Names to know
Jason Marshall Jr., cornerback: Following the departure of stud CB Kaiir Elam to the NFL Draft, the Gators need a new anchor for their secondary. One of the top candidates is Marshall, a former five-star prospect who headlined the program’s 2021 class. If he can build on what he showed as a true freshman, Marshall can be a key cog in Napier’s efforts to quickly get Florida back to national relevance.
Demarkcus Bowman, running back: Florida is losing its top two rushers from last season in Dameon Pierce and Malik Davis. Who steps up to fill void is a big question. Nay’quan Wright ran for 326 yards and also showed promise as a pass-catcher out of the backfield, but he broke his leg in the team’s regular-season finale against Florida State and is on the mend. Also, at 5-foot-9 and 201 pounds, he is more of a speed back. Bowman, a former five-star prospect, can provide him some support or perhaps even challenge Wright for the lead role. He only appeared in four games last season after transferring in from Clemson due to the Gators’ stacked running back room. If Bowman is able to showcase his talent this spring, his move into a starting role — or as a regular part of a committee — could help the team massively.
Jack Miller, quarterback: Richardson and Jones are back at quarterback after splitting time at the position last season. But Jones is largely though to be a transfer candidate, and after undergoing a knee surgery late last season, Richardson is expected to be limited in spring. That opens the door is open for Ohio State transfer Jack Miller to get plenty of live reps in practice. The former four-star prospect from the Class of 2020 couldn’t win the starting job in his two seasons at Ohio State, but he faced some stiff competition for the job. Perhaps a fresh start at a program in transition will be good for him. Richardson sure looked like Florida’s quarterback of the future while making some highlight-reel plays as a redshirt freshman last season, but maybe Miller can drive the competition level up?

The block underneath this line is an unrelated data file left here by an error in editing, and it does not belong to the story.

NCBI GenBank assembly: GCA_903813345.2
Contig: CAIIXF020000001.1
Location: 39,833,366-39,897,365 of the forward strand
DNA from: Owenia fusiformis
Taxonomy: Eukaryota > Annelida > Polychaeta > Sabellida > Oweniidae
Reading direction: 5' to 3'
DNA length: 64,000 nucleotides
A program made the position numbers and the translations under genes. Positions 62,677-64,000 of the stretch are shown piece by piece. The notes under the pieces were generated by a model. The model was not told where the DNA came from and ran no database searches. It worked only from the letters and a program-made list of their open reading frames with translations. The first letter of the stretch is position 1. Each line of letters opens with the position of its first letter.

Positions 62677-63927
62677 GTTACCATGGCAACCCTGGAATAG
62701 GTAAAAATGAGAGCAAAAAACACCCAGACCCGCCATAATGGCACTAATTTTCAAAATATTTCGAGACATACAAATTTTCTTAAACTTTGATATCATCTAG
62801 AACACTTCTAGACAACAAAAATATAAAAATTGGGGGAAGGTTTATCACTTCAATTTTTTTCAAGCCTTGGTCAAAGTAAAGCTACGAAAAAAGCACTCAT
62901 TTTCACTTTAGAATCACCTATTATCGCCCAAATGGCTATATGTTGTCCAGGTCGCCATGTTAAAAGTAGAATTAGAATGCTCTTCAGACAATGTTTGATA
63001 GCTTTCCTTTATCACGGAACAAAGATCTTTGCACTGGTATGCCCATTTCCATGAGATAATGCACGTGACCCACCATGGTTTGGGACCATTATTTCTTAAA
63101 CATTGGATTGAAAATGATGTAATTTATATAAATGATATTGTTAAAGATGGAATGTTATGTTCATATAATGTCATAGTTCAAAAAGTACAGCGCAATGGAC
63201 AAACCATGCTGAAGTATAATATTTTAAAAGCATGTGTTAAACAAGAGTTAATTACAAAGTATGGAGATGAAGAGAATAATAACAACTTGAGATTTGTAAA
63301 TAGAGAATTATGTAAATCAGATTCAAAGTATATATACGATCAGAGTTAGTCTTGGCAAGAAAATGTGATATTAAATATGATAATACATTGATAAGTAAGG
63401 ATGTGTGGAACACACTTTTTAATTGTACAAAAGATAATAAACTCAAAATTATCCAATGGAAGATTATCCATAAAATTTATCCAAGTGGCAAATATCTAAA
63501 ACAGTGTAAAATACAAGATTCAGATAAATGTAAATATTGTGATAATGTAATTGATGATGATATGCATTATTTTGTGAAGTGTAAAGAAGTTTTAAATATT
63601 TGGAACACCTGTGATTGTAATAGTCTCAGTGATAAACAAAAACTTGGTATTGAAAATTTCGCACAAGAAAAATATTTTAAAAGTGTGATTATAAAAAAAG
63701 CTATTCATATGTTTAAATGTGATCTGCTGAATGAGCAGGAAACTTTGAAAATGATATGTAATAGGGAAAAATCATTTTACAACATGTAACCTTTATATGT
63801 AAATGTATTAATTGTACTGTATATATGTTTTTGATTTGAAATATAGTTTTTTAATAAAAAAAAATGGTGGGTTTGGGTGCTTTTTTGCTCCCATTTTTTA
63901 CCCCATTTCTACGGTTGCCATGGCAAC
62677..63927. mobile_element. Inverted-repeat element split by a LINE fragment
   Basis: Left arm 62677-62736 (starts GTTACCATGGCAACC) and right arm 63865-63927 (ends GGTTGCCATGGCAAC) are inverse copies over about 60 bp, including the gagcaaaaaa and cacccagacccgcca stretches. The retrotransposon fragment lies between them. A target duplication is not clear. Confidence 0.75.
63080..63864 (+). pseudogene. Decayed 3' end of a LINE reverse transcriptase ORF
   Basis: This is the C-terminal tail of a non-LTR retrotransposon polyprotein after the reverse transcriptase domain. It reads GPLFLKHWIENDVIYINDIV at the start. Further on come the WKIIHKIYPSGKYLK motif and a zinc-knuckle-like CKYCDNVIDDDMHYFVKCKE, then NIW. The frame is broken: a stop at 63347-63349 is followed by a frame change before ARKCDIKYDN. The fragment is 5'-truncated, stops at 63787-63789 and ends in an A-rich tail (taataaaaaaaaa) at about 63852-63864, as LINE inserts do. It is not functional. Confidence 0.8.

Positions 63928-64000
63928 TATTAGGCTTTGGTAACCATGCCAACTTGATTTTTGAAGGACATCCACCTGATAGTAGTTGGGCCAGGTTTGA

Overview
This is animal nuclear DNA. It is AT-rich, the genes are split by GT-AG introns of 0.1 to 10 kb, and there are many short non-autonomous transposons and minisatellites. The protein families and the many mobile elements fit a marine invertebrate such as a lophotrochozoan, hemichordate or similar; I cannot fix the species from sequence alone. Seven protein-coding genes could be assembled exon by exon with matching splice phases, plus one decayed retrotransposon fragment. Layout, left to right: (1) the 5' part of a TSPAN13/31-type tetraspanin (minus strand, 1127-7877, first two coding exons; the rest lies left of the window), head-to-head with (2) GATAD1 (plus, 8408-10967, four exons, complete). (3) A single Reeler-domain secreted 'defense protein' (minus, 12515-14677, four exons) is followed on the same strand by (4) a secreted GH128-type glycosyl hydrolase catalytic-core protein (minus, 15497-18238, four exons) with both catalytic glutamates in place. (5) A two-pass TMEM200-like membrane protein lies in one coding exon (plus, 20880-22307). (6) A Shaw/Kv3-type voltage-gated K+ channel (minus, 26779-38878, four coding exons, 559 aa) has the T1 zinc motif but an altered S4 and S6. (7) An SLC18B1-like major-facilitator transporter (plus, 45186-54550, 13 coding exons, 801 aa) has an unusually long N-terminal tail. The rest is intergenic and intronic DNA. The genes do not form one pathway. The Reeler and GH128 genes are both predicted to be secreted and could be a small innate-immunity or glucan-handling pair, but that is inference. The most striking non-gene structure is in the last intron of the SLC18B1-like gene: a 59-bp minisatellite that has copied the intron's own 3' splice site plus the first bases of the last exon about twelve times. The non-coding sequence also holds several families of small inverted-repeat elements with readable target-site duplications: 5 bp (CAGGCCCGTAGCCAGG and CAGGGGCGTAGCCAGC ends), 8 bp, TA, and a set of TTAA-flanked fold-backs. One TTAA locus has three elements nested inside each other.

Xzavier Henderson, wide receiver: The Gators are in desperate need of playmakers along the boundaries, and Henderson is best positioned to play that role given his size and speed. While he was relatively unimpressive as a redshirt freshman (26 receptions, 277 yards, two touchdowns in 13 games), the entire passing offense was unimpressive last season. This is Year 3 for Henderson, and it comes with an opportunity to get a fresh start with a new coaching staff. The No. 68 overall player in the Class of 2020 has the intangibles to be a WR1, but he needs to put it all together. The spring is the perfect time for him to do just that.
There will be no easing into things for Napier, who will begin his tenure with a home game against reigning Pac-12 champion Utah on Sept. 3 before Kentucky comes to town the following week. Considering his first schedule is quite daunting and likely to be one of the nation’s toughest — the Gators get Texas A&M out of the SEC West in addition to permanent cross-division rival LSU and the unfavorable nonconference opener against the Utes — there may be a temptation to push the envelope and overextend in the spring. But it might be best for this Florida staff to save the worst of their wrath for August.
Spring practice for first-year coaches is about teaching the fundamentals and building relationships. It seemed at times last season like the team quit on Mullen, and if Napier is going to weather the storms at Florida, he needs to get off on the right foot with his players. Chasing down Georgia requires urgency, and UF has enough talent to be a threat in the SEC East in 2022. Getting everyone on the same page must be the priority this spring, though.
It’s important also that the Gators put on an attractive production during their April 16 spring game. Building a strong 2023 recruiting class will be key to Napier’s efforts at running down the Dawgs. The energy and message conveyed through the spring game can play a role in making that happen, especially for a first-year coach attempting to establish a brand on the national stage for the first time. Napier brings a reputation as an excellent recruiter to his new position. Mullen’s lack of affinity for that aspect of the job is part of what hastened his demise. It will be interesting to see what Napier has up his sleeve — both on the field and in recruiting — this spring.